Stuart Madnick

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Stuart Madnick
Occupation Professor at MIT

Stuart E. Madnick (born 1944) is an American computer scientist, and professor of information technology at the MIT Sloan School of Management and the Massachusetts Institute of Technology school of engineering.

Education[edit]

Madnick has degrees in Electrical Engineering (B.S. and M.S.), Management (M.S.), and Computer Science (Ph.D.) from MIT.[1]

Career[edit]

In 2010, madick was the John Norris Maguire Professor of Information Technology at the MIT Sloan School of Management[2][3] and Professor of Engineering Systems at the MIT School of Engineering.[4]

Madnick has been a faculty member at MIT since 1972. He has served as the head of MIT's Information Technologies Group for more than twenty years. He has also been an affiliate member of MIT's Laboratory for Computer Science, a member of the research advisory committee of the International Financial Services Research Center, and a member of the executive committee of the MIT Center for Information Systems Research.

Madnick is the author or co-author of over 250 books, articles, or reports including the textbook, Operating Systems (McGraw-Hill), and The Dynamics of Software Development (Prentice-Hall). He has also contributed chapters to other books, such as Information Technology in Action (Prentice-Hall). In 1965, he developed the little man computer model that is still widely used to introduce computer architecture concepts. In 1968, Madnick developed SCRIPT,[5] a text markup language for IBM z/VM and z/OS systems, which is still being used as a part of IBM's Document Composition Facility (DCF) with the current version called SCRIPT/VS.

His current research interests include connectivity among disparate distributed information systems, database technology, software project management, and the strategic use of information technology. He is co-director of the PROductivity From Information Technology (PROFIT) Initiative and co-Heads the Total Data Quality Management (TDQM) research program.

He has been the Principal Investigator of a large-scale DARPA-funded research effort on Context Interchange which involves the development of technology that helps organizations to work more cooperatively, coordinated, and collaboratively. As part of this effort, he is the co-inventor on the patents "Querying Heterogeneous Data Sources over a Network Using Context Interchange" and "Data Extraction from World Wide Web Pages."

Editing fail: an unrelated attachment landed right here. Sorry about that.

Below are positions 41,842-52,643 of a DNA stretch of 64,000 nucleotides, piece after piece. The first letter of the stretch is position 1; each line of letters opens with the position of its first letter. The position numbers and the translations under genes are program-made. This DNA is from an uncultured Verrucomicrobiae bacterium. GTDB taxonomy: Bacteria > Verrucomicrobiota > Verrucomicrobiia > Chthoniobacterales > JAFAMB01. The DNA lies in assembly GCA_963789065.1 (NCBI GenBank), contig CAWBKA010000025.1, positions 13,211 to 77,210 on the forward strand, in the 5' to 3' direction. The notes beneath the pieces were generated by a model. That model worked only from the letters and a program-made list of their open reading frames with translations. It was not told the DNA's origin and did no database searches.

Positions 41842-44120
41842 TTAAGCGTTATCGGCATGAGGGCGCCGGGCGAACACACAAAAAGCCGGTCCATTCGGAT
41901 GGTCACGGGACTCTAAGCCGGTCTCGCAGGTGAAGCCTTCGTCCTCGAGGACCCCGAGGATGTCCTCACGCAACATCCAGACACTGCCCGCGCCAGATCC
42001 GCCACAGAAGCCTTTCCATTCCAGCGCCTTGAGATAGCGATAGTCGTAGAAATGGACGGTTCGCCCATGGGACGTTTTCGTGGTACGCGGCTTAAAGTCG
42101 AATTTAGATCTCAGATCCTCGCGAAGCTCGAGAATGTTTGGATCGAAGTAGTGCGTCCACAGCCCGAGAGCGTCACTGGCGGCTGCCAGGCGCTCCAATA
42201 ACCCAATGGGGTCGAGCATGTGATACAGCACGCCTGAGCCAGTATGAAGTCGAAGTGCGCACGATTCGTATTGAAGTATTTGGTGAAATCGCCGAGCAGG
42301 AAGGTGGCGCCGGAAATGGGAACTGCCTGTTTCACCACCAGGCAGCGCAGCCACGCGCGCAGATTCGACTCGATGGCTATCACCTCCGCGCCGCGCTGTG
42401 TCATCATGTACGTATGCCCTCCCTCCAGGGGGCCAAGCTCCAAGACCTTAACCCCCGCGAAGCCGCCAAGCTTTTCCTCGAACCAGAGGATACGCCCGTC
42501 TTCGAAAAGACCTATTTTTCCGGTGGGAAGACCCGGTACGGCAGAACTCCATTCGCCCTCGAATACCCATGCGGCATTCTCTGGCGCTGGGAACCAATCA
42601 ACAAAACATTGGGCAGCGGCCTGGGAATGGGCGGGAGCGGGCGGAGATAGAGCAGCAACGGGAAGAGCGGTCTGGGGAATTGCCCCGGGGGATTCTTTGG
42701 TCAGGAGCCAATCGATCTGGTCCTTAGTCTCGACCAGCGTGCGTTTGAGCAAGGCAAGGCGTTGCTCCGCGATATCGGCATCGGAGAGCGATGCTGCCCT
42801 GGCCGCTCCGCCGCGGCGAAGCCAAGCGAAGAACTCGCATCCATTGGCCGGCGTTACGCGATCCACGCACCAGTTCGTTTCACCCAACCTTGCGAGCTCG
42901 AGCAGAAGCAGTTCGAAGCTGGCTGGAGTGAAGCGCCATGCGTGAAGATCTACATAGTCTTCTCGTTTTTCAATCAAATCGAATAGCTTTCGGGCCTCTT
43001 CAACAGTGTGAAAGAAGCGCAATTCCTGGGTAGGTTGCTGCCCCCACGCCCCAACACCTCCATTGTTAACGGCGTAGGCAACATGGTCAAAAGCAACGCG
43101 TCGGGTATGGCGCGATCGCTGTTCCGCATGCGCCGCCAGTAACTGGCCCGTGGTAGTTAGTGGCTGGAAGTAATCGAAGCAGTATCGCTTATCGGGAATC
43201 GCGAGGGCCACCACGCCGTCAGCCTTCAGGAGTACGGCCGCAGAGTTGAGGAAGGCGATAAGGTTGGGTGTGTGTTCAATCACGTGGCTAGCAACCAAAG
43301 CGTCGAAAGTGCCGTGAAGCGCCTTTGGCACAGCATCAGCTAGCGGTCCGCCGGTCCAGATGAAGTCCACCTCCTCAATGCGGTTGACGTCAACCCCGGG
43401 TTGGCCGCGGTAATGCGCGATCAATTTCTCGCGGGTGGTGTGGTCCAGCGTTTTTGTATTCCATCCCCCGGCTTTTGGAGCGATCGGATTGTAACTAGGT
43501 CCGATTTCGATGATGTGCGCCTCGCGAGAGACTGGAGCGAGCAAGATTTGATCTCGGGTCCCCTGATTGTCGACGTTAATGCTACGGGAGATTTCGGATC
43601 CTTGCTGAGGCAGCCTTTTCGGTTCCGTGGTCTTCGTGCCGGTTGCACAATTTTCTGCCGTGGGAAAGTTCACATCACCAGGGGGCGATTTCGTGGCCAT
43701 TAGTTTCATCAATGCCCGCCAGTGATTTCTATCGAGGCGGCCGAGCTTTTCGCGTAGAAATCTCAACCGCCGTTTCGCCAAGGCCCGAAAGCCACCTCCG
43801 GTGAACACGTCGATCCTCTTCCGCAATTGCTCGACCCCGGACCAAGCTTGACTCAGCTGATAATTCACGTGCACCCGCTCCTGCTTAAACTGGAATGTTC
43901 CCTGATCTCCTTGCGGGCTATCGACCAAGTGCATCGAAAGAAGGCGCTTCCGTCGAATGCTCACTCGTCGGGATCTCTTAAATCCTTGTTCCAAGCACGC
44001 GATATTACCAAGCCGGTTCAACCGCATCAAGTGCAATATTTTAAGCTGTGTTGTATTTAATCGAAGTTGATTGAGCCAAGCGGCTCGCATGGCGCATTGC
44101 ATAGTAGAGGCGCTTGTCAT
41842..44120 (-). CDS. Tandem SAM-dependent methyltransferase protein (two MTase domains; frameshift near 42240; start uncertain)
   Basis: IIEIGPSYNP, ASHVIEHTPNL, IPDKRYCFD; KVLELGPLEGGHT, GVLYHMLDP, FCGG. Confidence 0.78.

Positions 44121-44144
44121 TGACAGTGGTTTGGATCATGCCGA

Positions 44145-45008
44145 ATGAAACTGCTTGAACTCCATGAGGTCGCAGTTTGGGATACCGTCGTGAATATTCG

He has been active in industry, making significant contributions as a key designer and developer of projects such as IBM's VM/370 operating system and Lockheed's DIALOG information retrieval system. He has served as a consultant to many major corporations, such as IBM, AT&T, and Citicorp. He has also been the founder or co-founder of several high-tech firms, including Intercomp (acquired by Logicon), Mitrol (acquired by General Electric's Information Systems Company), Cambridge Institute for Information Systems, founded with John J. Donovan (its successor corporation was named Cambridge Technology Group, founded by John J. Donovan), iAggregate (acquired by ArsDigita, which was subsequently acquired by Red Hat), and now operates a hotel in the 14th century Langley Castle in England.[1]

He has been a Visiting Professor at Harvard University, Nanyang Technological University (Singapore), University of Newcastle (England), Technion (Israel), and Victoria University (New Zealand).

External links[edit]

References[edit]

  1. ^ a b Sharron Kahn Luttrell (July–August 2008). "The Baron of Information Integration". Technology Review. 
  2. ^ Christopher Farrell (2009-10-04). "All the World's an Auction Now:The Net makes markets more efficient". Business Week. 
  3. ^ MIT Sloan School of Management (press release) (2009-08-10). "MIT Sloan Professor Cofounds Journal on Data and Information Quality". 
  4. ^ Joe Wilcox (2002-04-29). "Microsoft: Call the next witness". CNET. 
  5. ^ Stuart E. Madnick and Allen G. Moulton (1968) "SCRIPT, An Online Manuscript Processing System". Retrieved 2012-09-12.  IEEE Transactions on Engineering Writing and Speech, Vol. EWS-11, No. 2, pp. 92-100.